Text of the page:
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Calcium – A Nutrient to Build Strong Bones and Teeth

By HERWriter
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Calcium is a mineral that occurs naturally in your body and has many important functions. Most of the calcium in your body is stored in your teeth and bones to help them stay strong. A very small amount of calcium is in your blood, muscles, and in the fluid between your cells. This calcium helps your blood vessels expand and contract, keeps messages flowing through the nervous system, and helps the body make the hormones and enzymes it needs.

Calcium Functions

Many foods are naturally rich in calcium including dairy products such as milk and cheese along with green, leafy vegetables. If you do not eat enough calcium-rich foods to supply your body with all the calcium it needs, you body may start to pull calcium out of your bones, leaving them weak. This can put you at higher risk for broken bones or for osteoporosis.

How much calcium you need in your diet is determined by your age and by your sex. As children grow, they need more calcium to produce strong bones. Calcium needs level off during adult years, then increase as we become seniors. Women typically need more calcium as adults and seniors than men because their bones tend to be lighter and thinner which makes them lose bone mass more quickly if they do not have enough calcium. Women also lose bone quickly after reaching menopause.

Calcium Sources
Food is the best source of calcium for the body. If your doctor determines that you are low on calcium, you can try to eat more dairy products and green vegetables to boost your body’s calcium. Adding powdered milk to many foods can add a boost of calcium without affecting the flavor of the food.

If you cannot get enough calcium in food, calcium supplements can add the extra calcium you are missing. The amount of calcium you need to add in a supplement depends on how much calcium you are eating. Your doctor can tell you what your daily intake of calcium should be. Make a good estimate of how much calcium you eat every day and subtract it from your total daily requirement. The remainder is the amount of supplement you need to take each day.

Natural calcium is found in combination with other substances. These combinations are known as compounds. Common calcium compounds found in supplements include calcium carbonate, calcium citrate, calcium lactate, and calcium phosphate. The different calcium compounds digest differently, so it is important to read the label to determine when you should take your supplement and whether you should take it on an empty stomach or with food. For example, calcium carbonate generally needs to be taken with food. Calcium citrate can often be taken on an empty stomach, but tends to be more expensive.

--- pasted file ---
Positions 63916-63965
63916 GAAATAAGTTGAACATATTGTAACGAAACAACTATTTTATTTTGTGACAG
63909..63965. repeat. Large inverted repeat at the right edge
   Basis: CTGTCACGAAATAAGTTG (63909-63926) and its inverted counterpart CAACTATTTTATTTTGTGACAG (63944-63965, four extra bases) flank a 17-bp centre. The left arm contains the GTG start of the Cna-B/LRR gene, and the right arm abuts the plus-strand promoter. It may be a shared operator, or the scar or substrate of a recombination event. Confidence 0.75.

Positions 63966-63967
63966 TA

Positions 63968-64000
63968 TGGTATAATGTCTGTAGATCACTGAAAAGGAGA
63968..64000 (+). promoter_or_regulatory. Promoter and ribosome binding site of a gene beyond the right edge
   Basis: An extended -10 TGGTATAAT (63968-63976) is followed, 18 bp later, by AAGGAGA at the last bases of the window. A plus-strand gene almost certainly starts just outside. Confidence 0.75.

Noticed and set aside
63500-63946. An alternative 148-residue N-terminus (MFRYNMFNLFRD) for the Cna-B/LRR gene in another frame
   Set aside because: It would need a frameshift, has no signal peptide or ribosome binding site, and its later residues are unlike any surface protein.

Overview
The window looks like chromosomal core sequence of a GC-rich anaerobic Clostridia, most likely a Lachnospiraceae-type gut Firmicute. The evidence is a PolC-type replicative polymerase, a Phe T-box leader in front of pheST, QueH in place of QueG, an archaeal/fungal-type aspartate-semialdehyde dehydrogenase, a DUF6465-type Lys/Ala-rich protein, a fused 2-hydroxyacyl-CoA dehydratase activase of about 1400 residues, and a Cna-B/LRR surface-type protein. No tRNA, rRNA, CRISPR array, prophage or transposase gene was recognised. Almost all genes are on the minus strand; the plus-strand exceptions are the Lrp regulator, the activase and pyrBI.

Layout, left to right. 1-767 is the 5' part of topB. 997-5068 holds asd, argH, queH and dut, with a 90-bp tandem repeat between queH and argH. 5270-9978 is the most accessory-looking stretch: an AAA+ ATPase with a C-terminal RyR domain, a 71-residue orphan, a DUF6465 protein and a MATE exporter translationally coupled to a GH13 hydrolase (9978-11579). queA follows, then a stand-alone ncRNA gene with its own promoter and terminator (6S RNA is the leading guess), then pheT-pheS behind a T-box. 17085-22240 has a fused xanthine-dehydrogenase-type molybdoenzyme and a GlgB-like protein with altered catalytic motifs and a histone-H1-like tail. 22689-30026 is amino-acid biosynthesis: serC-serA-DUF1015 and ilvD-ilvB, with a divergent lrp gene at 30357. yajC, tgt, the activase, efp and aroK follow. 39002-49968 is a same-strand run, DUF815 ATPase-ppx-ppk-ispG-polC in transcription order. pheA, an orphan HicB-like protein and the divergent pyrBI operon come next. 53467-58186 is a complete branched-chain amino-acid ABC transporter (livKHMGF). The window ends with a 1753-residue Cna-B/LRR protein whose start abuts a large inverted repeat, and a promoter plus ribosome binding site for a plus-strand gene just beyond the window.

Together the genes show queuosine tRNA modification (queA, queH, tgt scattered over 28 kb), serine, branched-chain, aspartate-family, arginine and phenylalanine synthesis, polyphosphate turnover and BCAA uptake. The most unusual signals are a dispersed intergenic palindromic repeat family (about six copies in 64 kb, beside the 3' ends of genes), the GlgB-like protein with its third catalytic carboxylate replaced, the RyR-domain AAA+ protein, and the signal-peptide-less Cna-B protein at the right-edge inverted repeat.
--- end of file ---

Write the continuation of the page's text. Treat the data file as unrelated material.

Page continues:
You will often see calcium sold in combination with vitamin D. This is because the body needs vitamin D to process the calcium. Whether you need vitamin D in your supplement depends on how much vitamin D you have already in your diet. Calcium supplements come in different doses. Be sure to check the label to see how many tablets you need to take each day to reach your desired dose.

While it is important to get enough calcium in your diet, too much calcium can also cause some health problems. Taking in an excess of calcium can make it harder for your body to absorb iron and zinc. It can also cause constipation and may increase your chances of getting kidney stones.

Calcium Cautions
• If you have a food allergy to shellfish, be careful when purchasing calcium supplements. Some calcium comes from crushed oyster shells which can cause a shellfish reaction in people who are allergic.
• Calcium supplements can interact with other medications including the antibiotic Tetracycline.
• Calcium supplements should not be taken at the same time of day as iron supplements.
• If you take proton pump inhibitors to block stomach acid, consider supplements made from calcium citrate rather than other types of calcium. Calcium citrate is more easily absorbed without stomach acid.

National Osteoporosis Foundation
National Institutes of Health: Medline Plus
National Institutes of Health Office of Dietary Supplements

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We value and respect our HERWriters' experiences, but everyone is different. Many of our writers are speaking from personal experience, and what's worked for them may not work for you. Their articles are not a substitute for medical advice, although we hope you can gain knowledge from their insight.

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